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Nov 17, 2002
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thanks bob, why did they not pass out the information in the town that the crew came from that might of been easier and then some of them if not most of them might have been identified by other crew who worked with them or family the same with the letter some of them carried with them, i just think white star could of went one step more and tried to find out who they were instead of leaving them in a grave with just a number on it.
 
Jul 9, 2000
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Robin, White Star did just about everything humanly possible to identify the bodies that were recovered. The problem is that the crew came from a lot of places, not just Southampton. With a nice size chunk of Europe to cover, there was only so much they could do.
 

robin ayotte

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Nov 17, 2002
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on the one list there is no names on the other list there are 334 that they found and they all have there names on it, so sorry maybe i should read more before i leave a mess.
 

Bob Godfrey

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Nov 22, 2002
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No worries, Robin, those lists can be confusing. I tend to agree with you that more could have been done to identify the dead, but what was done was all that would have been expected at the time. Copies of the descriptions and photographs were forwarded to various White Star offices in Britain and Europe and I'm sure there would have been a set available in Southampton, but there was no active investigation, no questions asked of survivors or relatives. The evidence rather was available for those who applied to examine it.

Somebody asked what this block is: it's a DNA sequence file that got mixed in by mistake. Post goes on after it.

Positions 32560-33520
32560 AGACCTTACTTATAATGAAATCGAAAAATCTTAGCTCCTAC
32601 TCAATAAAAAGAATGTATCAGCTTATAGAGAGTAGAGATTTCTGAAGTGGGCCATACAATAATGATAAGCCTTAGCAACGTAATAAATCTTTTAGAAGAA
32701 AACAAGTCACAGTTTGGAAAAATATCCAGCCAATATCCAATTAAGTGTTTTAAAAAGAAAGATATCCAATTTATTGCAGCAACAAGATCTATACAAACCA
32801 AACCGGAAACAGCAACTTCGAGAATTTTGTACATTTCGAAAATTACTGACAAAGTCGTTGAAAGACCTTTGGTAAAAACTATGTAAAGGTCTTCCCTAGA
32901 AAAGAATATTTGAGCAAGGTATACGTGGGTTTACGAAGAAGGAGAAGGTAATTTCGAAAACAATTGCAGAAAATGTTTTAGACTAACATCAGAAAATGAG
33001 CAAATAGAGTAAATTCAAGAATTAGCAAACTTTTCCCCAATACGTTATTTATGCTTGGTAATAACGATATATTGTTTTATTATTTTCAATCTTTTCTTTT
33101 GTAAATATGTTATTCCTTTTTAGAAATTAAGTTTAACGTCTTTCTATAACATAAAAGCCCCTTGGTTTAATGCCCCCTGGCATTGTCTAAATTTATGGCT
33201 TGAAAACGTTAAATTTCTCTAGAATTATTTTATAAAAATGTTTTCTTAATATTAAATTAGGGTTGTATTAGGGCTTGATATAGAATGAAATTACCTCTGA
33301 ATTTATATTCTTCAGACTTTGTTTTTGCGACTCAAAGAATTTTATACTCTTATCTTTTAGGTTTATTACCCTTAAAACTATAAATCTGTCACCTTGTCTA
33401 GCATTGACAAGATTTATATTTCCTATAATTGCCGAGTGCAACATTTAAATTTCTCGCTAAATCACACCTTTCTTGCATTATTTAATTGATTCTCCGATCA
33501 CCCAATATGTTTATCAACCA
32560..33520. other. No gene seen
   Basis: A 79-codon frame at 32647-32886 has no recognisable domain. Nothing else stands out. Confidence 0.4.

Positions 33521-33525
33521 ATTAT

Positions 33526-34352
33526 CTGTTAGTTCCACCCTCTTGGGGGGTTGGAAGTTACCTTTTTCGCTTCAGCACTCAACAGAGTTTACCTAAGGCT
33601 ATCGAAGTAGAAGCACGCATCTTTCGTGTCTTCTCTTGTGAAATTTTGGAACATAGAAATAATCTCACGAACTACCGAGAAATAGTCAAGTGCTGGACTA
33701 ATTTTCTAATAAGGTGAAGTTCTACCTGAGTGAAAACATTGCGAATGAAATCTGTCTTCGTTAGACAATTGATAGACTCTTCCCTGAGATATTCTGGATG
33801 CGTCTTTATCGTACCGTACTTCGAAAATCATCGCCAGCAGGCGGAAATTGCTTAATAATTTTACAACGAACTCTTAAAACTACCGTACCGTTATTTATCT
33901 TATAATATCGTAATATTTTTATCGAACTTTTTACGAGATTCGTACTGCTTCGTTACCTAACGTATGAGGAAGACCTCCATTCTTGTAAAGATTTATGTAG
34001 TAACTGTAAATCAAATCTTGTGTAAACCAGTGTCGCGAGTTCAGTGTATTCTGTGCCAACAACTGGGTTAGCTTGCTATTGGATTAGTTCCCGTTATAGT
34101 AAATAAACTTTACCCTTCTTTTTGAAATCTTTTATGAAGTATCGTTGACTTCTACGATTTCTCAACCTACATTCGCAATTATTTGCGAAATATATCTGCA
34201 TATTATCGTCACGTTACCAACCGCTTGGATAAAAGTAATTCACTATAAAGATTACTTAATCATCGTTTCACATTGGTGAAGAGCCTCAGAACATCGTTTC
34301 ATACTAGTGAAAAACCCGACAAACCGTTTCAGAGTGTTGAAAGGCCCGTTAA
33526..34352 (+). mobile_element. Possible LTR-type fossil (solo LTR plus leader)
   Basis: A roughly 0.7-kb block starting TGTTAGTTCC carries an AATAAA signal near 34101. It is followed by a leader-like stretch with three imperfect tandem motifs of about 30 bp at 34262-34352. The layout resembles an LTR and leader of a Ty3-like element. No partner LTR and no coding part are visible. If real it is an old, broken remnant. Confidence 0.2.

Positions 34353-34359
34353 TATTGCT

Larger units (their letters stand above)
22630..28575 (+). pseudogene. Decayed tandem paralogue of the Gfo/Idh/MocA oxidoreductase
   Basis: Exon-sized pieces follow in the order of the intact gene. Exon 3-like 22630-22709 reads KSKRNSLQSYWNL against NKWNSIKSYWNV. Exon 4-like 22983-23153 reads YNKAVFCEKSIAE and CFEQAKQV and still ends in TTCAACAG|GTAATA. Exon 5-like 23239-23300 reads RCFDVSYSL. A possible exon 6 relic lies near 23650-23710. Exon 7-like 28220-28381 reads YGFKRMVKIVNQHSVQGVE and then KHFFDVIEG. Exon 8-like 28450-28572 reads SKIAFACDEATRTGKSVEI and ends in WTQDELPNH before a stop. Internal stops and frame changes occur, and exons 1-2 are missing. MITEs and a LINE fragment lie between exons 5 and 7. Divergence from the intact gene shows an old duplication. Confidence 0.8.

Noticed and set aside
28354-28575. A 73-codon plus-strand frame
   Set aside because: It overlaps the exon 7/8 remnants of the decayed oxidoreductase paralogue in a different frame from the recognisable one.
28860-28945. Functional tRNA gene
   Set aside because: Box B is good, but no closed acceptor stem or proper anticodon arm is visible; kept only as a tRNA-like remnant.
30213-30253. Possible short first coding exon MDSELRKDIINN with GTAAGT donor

I can understand any reluctance to do so. The prospect of examining dozens of photographs of the dead, some barely recognisable from the effects of physical damage or decomposition, is daunting especially for a grieving relative. And what could be achieved by it? For many, an unmarked 'grave' at sea was regarded as entirely appropriate for a seafaring man. Considering the alternatives, for an ordinary family in 1912 there was no question of a body being brought home, or of their ever being able to place flowers on a grave in remote Nova Scotia. In death as in life, their friends and loved ones were lost to them, whatever their last resting place. Many I think would have chosen to remember them as they lived, and not to look closely at the images and circumstances of their deaths with not much to be gained from it.
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S

samuel garcia

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only 335 bodies were found of 1500 victims and what happened to the missing 1200 bodies?
 
Jul 9, 2000
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You might be amazed at how quickly the sea can cover it's tracks. The Mackay-Bennett wasn't on the scene instantly so anyone who was out there would have plenty of time to be scattered by the wind and the wave. It doesn't help that a human body isn't the easiest thing to spot in the vast expanses of the open ocean. I know. I've tried during real man overboard evolutions during my own naval service and failed durned near every time even when I know where the victim was.

Frankly, I'm amazed that as many were found as there were.